QUESTION: What’s your favorite leadership quote and why?
JANICE KOBELSKY: I have so many! A great favorite is this from Jim Gentile: “A big part of leadership is recognizing that your fruit often grows on other people’s trees.” It reminds us that being a leader is about results. It is about performance and productivity. It is about people. It is about nurturing and energizing their potential. Helping them grow. It is about making a difference: for – with – and through others. For this generation, and those to come. So it is about us – because to be a good leader, you’ve got to be willing to listen and learn, grow, and adapt. But, at the same time, it is not about us. It is not about the titles or positions we hold. It is not hinged on authority. And, it is not for the indifferent or ego. It is about active courage, deep care, and authentic curiosity.

QUESTION: One of your recent blog posts talked about leadership, trust, and arches. Can you explain the highlights of that inspiring post? (Read the full post here:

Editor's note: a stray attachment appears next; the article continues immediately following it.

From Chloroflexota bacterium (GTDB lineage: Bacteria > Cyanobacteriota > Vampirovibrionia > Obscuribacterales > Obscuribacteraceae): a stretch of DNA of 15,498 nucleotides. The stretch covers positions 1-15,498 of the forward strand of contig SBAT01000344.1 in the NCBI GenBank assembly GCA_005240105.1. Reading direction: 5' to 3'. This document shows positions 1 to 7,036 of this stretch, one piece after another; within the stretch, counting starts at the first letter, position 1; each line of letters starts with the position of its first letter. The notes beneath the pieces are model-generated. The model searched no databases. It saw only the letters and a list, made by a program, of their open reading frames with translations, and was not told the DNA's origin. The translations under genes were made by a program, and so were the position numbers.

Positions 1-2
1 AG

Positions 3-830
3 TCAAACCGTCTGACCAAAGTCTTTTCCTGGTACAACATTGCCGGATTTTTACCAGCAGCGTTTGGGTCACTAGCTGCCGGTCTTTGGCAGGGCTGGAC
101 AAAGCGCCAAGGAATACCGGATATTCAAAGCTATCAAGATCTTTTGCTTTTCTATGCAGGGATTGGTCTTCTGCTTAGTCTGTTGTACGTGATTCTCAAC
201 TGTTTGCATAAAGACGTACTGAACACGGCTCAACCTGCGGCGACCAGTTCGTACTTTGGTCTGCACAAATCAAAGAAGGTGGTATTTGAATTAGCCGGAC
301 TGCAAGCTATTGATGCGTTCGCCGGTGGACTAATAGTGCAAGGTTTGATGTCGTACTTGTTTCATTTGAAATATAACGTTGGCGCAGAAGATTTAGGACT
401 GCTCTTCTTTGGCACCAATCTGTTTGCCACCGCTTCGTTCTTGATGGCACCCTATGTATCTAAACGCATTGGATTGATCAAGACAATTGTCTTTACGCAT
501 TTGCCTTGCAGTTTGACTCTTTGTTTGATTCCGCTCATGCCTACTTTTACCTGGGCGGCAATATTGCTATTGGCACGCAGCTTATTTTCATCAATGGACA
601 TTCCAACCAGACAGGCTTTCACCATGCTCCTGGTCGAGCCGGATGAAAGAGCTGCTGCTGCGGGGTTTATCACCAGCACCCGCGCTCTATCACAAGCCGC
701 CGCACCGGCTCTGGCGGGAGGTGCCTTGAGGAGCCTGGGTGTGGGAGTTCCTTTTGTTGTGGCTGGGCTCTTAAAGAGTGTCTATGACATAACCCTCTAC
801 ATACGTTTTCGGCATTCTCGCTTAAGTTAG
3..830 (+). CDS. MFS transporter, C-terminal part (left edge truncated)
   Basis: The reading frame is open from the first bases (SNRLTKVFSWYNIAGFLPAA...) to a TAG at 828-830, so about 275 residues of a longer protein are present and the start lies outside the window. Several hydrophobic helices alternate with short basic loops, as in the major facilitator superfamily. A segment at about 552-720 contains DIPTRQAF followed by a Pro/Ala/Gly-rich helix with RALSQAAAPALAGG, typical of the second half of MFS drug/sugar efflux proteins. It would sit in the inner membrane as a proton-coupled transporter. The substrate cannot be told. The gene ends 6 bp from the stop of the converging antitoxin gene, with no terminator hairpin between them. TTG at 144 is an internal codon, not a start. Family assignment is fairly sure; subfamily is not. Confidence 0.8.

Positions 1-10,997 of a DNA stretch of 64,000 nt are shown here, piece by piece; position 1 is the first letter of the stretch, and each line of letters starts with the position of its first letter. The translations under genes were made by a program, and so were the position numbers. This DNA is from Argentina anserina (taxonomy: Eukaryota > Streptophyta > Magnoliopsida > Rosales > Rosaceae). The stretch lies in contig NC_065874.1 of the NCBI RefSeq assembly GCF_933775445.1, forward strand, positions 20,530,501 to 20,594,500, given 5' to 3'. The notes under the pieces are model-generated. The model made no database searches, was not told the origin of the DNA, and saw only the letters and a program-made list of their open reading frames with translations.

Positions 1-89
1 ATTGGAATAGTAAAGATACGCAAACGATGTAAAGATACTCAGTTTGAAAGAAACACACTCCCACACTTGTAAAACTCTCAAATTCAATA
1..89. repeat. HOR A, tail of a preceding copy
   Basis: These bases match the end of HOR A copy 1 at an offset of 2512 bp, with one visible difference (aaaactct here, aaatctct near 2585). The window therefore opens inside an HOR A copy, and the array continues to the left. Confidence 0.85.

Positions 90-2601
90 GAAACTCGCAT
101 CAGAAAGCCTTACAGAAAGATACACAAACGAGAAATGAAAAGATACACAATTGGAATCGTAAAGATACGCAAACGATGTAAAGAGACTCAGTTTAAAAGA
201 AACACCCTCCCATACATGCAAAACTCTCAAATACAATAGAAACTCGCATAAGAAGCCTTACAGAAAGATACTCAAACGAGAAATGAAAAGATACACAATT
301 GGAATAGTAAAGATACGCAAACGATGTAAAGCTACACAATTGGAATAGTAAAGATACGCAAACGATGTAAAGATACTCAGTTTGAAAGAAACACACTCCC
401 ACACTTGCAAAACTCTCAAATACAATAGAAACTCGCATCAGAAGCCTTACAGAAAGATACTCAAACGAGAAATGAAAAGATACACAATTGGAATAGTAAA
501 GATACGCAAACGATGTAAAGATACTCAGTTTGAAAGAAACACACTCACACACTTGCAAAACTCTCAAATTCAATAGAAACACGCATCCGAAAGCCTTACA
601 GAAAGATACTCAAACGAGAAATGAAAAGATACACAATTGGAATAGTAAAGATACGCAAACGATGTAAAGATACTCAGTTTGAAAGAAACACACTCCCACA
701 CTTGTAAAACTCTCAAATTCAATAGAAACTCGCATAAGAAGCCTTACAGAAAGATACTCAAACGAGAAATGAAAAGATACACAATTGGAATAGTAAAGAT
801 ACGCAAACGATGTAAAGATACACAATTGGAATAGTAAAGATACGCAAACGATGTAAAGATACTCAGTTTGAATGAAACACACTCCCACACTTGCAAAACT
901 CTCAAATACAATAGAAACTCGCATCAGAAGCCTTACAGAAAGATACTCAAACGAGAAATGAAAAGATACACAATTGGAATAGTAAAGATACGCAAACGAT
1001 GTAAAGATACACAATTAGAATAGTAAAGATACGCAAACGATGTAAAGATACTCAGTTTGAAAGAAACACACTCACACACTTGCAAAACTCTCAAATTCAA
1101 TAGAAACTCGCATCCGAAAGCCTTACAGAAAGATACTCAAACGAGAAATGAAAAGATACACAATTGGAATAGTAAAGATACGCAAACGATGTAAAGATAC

JANICE KOBELSKY: The Roman arch is one of the most difficult architectural feats. They’re amazing in their strength – and endurance. Many are centuries old. They’re witness to the courage, care and, curiosity it takes to build something so bold and beautiful. Folklore has it that they were even a life-or-death test of commitment and quality. Those who built them had to stand under them as the scaffolding was removed! So they're a powerful and poignant metaphor for leadership and earning trust. They remind us to be all in. Inspired accountability – in ourselves and with and from others. The post is a short read with some meaningful questions. Questions that I hope help us fall in love with our lives and our work by ‘standing under our own arches.’